Spring 2020 BFA Thesis Exhibition
This Semester our Spring BFA Thesis Exhibition is being presented digitally. Scroll through to read the artist statements and view the work of all our awesome students or select a candidate below to jump to their work. All work can be viewed larger by clicking on the individual thumbnails.
Candidates: Sara Coleman, David Conrad, Mackenzie Dennison, Michael Gorman, Maree Grosser, Catherine Hale, L.P. Hewitt, Samantha Ingram, Sarah McArter, Bailey O'Leary, Jillian M. Simpson, Terion Thomas, Lucas Wells, and Rachel Wiley.
I work in the quiet and contemplative space of my home to capture ephemeral light, which is present for a certain amount of time and then is gone. My goal, in part, is to immerse myself in the act of looking and to reconsider (even my own) expectations of perspective. I want to make my viewers aware of their own interest in looking, instead of losing their attention to thoughts about what it is that they are looking at. I am surrounded by light in my home. Light moves through every room of the house throughout the day and night. I move away from photographic narratives and consider perspective both physically and metaphorically. I engage the notion of photographic environment rather than photographic subject. The grid format of my home’s tiled floor provides a way for me to invite viewers to examine each segment of my composition for detail. In this way, even grains of dirt have the potential to hold visual significance. I would like for my audience to consider their personal gaze by looking at my work from an experiential distance as well from a more logical and detailed point of view.
Mixed-media abstract assemblages address the tension of adapted temporary shelters and marginalized struggle by exploring an exodus from a negative, violent situation to a place of hope and growth. As the vulnerability of those experiencing homelessness intensify during a pandemic, so does a greater divide in housing insecurity, the availability of proper mental health services, and financial resources. This body of work questions the extent of an artist’s moral obligation to those seen as excluded or disposable. Personal experience with estrangement, homelessness, and homeless encampments lead this intuitively improvised practice to show contingent markers of raw urgency and mistakes. Formal concerns of materiality of paint and surface expand the field of painting beyond the second dimension, thus addressing the limited support structures available to the lesser advantaged. Quickly applied splashed paint onto temporary flimsy barriers display a provisional protective layer. Discarded construction materials and tarpaulin are covered with viscous neutral house paint, interlocking perspective lines, along with blue and orange pigment, each with their own set of associations. Remaining palimpsests of scraped-off, wiped-away layers explore entropy, self-sabotage, and disintegration.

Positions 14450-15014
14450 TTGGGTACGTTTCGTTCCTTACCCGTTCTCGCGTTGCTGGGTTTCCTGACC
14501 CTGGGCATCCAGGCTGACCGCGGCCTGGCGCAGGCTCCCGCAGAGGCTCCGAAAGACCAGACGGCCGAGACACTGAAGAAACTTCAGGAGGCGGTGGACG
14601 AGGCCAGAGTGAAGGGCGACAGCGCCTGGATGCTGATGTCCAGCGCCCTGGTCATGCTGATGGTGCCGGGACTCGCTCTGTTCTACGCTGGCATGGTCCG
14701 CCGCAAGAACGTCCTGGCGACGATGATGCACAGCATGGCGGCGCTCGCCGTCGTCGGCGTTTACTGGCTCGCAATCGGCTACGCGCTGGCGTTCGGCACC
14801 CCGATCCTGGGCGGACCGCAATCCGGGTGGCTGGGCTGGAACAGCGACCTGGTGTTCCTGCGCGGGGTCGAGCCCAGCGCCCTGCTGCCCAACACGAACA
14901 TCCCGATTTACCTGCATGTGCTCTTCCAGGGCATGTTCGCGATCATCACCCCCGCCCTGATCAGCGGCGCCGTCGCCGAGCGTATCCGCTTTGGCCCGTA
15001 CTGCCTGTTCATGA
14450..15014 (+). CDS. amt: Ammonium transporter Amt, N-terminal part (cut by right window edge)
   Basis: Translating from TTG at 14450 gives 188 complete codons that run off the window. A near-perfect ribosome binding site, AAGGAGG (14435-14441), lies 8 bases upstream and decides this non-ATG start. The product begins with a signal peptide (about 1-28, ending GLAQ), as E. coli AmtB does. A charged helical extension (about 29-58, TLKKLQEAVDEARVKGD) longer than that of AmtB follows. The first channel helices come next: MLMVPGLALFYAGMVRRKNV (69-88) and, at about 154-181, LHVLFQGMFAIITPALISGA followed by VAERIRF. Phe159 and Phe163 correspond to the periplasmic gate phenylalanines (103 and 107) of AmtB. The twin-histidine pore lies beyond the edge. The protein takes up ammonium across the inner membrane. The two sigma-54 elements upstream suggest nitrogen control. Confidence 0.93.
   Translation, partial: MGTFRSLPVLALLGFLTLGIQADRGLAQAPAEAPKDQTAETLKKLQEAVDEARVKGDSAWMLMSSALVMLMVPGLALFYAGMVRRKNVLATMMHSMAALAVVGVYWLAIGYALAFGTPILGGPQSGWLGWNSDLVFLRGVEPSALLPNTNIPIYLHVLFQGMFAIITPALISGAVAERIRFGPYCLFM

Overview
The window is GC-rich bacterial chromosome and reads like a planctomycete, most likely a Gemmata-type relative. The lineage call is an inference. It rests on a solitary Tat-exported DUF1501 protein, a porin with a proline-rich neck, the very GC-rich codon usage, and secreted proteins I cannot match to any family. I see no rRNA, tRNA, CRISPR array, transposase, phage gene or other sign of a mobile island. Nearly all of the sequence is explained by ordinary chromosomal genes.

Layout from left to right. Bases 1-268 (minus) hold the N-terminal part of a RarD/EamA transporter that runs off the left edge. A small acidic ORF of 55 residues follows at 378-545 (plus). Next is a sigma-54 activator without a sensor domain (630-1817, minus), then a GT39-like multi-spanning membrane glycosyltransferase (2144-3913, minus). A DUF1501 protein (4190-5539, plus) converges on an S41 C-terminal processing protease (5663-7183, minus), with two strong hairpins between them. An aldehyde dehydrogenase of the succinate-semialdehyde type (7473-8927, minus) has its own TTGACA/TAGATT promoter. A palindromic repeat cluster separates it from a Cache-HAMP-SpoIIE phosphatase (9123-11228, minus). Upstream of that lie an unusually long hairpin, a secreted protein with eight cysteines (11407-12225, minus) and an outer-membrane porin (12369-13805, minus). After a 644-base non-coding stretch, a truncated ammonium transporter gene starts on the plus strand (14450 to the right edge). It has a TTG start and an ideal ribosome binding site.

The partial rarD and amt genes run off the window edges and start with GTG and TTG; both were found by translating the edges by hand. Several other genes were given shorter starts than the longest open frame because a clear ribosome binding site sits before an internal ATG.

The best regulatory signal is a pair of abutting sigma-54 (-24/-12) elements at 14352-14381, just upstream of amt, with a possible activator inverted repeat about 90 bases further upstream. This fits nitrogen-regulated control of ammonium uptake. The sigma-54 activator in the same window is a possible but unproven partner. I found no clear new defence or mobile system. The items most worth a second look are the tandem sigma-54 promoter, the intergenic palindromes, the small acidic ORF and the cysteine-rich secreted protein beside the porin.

See more from David at his website davidbconrad.com or on Instagram @dvdc
Images from left to right:
Untitled 2207, 2019, acrylic and mixed media on tarpaulin, 30" x 48"
Untitled 2214, 2019, acrylic and mixed media on tarpaulin, 48" x 60"
Untitled 2401, 2020, acrylic on tarpaulin, 28" x 36"
Untitled 2411, 2020, acrylic on canvas and tarpaulin with gypsum board, 24" x 32"
Untitled 2501, acrylic on canvases, 60" x 64"
Untitled 2198, acrylic and mixed media on canvas, 48" x 58"
Skin Studies focuses on the elasticity and resiliency of different skin types and body builds. I am drawn to the subject of skin because it is a protector of internal systems and is a part of each persons’ identity. I find inspiration in people and their bodies because each is unique. My oil paintings are presented in the order that I created them, which allows the viewer to see the work’s progression as I study and become more familiar with each figure. I use a warm yellow and cool blue light to illuminate my subjects and to create an interesting effect that assists in showing the curve and three dimensionality of the skin. I want my paintings to provoke viewers to look at skin in a new way.
See more of Mackenzie's work on her Instagram @kenzinkartist
Images 1-6:Skin Study 1-6, 2020, Oil on canvas
Image 7: Skin Study Tryptic, 2020, Oil on canvas
Image 8: Detail of Skin Study Tryptic
Image 9: Skin Study 7, 2020, Oil on canvas
My work concerns human interactions with animal life. Human actions have damaged the environment and increased the rate of extinction to more than a thousand times the natural rate. However, this change has happened so gradually that we have become blind to it, or we choose to believe that our individual actions mean little considering the scale of the challenges.
Our alleyways are filled with materials that are imbued with our lived lives, and this makes them open to interpretation. My work creates pathways of dialogue into issues that are not always seen as problems. I draw in the viewer by creating playful and intimate pieces representative of animal life by utilizing post-consumer materials. The viewer becomes an investigator solving various puzzles, such as “what is this creature?” What is it made out of?” “How did it come to be?” And “what does it mean?” Through their curiosity I want viewers to understand the absurdity of mass extinction, and to grasp the tragic fact that animals that once populated our world are being replaced by our waste.